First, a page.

With the recent arrival of October, it has now been a month since many school districts across the country – and across the world – started using the iPad in classrooms. Although the iPad 1 hit stores well before the 2010-2011 school year, the technology was evidently too new to gain favor among administrators. But the success over the past year of the iPad 1, and the launch of the iPad 2 this spring, caused a number of schools to announce iPad programs before the school year began.
Reviews thus far have been mostly positive. Teachers, students, and administrators report that the iPad functions as advertised. It really does allow the class to interact on one project, problem, or idea at once. Teachers can underline text while the students read along, lessons and assignments can be easily uploaded for someone who misses school, and everyone agrees that the product has promoted organization. Most importantly, especially for older students, the iPod has eliminated weighty textbooks. Backpacks are lighter and paper is saved as a result. Some students report that they walk the hallways carrying only an iPad.
Critics have charged, however, that the iPad changes education for the worse – or, conversely, that it doesn’t change it enough. Those arguing the former say that teachers tailor lessons to the iPad, choosing to teach something that can interactively be displayed on a screen before something that is essential for the students to learn. Those arguing the latter point to all the potential uses of the iPad – such as its ability to potentially connect students on opposite side of the world – and question why the product is being used for applications as basic as highlighting a paragraph of text. We can expect that the debate over the iPad’s impact will only continue.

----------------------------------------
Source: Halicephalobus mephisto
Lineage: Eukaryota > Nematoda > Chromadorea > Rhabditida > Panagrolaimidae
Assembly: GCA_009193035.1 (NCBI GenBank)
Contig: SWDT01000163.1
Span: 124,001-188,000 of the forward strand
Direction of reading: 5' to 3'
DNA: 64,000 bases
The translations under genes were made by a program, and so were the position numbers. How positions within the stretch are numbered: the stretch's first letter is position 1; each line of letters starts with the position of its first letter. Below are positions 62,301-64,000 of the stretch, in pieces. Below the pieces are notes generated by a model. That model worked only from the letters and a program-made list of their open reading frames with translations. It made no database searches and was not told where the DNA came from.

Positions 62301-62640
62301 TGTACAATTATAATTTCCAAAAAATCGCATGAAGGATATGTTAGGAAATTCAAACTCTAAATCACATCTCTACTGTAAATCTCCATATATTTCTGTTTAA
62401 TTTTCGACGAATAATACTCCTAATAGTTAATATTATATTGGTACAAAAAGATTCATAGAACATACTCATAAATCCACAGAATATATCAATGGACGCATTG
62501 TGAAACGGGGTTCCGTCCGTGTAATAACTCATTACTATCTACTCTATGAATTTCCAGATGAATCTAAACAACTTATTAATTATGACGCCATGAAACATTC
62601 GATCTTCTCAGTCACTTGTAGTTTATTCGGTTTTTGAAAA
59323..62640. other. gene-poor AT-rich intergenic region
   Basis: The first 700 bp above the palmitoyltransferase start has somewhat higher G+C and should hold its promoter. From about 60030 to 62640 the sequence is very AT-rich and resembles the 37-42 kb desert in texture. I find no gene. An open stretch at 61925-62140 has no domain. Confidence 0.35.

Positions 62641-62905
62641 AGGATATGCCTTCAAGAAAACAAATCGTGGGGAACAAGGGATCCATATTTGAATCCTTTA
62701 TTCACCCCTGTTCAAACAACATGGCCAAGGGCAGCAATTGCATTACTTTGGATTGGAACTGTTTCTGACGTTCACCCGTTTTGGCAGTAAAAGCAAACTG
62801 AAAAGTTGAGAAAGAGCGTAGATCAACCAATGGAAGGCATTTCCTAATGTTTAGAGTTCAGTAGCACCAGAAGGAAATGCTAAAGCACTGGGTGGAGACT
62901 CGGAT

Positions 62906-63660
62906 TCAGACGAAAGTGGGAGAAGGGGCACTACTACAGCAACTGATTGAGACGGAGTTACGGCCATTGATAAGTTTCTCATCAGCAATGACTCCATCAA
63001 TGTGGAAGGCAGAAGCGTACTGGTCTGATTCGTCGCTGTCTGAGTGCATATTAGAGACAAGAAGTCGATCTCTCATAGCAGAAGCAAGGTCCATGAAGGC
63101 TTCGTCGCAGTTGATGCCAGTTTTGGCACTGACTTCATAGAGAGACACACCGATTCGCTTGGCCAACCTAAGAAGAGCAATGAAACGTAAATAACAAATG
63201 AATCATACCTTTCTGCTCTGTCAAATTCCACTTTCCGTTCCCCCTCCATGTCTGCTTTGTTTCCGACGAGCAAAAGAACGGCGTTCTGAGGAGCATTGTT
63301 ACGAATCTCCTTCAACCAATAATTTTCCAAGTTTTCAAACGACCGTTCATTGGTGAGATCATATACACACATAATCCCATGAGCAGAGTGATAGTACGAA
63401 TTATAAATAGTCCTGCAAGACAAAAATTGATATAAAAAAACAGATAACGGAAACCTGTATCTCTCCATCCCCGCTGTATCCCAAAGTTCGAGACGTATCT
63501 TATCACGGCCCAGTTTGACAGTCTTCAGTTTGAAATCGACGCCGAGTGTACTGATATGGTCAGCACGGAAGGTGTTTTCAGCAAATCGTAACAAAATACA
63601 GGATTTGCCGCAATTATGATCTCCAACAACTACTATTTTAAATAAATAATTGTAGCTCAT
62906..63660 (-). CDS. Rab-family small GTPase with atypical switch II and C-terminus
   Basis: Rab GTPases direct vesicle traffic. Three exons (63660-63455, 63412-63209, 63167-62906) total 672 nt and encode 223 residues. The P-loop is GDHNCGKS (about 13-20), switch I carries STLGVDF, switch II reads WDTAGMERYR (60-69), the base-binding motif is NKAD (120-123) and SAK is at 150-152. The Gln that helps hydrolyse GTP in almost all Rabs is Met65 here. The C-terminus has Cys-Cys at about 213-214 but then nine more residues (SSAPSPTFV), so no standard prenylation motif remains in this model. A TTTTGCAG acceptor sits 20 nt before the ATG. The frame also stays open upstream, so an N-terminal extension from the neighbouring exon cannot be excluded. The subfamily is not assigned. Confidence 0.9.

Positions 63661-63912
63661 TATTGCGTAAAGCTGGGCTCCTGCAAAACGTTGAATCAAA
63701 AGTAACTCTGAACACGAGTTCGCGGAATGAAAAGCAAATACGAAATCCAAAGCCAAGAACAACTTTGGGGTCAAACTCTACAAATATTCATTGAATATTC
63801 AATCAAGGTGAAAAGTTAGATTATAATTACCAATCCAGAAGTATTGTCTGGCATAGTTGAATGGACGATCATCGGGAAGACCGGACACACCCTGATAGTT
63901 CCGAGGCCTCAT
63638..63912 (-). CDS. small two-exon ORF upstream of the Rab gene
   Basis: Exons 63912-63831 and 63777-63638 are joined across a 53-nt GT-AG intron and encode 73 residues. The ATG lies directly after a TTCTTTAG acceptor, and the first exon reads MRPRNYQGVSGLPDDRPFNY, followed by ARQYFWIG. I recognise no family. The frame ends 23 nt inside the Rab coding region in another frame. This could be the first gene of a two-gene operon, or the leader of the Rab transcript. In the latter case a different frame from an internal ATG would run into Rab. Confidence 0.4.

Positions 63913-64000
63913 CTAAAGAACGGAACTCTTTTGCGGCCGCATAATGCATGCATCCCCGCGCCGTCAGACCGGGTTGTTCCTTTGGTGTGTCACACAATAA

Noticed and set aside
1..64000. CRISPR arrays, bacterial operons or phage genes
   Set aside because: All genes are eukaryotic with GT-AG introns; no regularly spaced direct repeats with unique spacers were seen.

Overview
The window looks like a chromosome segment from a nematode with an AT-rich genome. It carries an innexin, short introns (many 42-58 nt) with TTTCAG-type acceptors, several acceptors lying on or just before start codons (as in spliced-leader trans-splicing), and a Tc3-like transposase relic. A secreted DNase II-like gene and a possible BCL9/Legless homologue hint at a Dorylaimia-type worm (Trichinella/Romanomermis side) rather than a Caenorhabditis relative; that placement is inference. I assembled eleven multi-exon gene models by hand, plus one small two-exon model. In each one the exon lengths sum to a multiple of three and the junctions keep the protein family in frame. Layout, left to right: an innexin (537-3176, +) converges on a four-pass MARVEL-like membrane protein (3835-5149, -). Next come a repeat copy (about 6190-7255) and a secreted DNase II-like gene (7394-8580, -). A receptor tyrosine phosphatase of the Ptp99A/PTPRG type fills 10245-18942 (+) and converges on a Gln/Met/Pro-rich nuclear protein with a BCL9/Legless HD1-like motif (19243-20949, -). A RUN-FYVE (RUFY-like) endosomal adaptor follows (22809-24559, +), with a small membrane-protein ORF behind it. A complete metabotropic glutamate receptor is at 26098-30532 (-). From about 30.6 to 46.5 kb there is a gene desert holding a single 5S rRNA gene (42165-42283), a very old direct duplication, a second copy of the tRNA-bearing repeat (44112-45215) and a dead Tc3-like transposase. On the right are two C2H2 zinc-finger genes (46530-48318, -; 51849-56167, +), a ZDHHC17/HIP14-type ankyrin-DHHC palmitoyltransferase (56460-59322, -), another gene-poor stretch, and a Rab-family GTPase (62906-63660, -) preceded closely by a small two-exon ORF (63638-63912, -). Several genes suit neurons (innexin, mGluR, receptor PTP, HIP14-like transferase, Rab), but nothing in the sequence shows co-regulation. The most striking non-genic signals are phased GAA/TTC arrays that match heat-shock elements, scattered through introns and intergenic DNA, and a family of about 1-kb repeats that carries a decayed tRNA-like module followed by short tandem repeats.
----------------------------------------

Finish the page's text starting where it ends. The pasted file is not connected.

Most districts don’t have the money to hand out something like the iPad, but this technology is likely to gradually become cheaper and, consequently, more widespread in the future – in homes as well as in schools. At the same time, similar developments in other technologies will allow education to become even more virtual. Learning management systems, for example, are cheaper and easier to implement than in the past, in part due to the availability of open source LMS. How this will all impact the next generation of schoolchildren, well, that remains to be seen.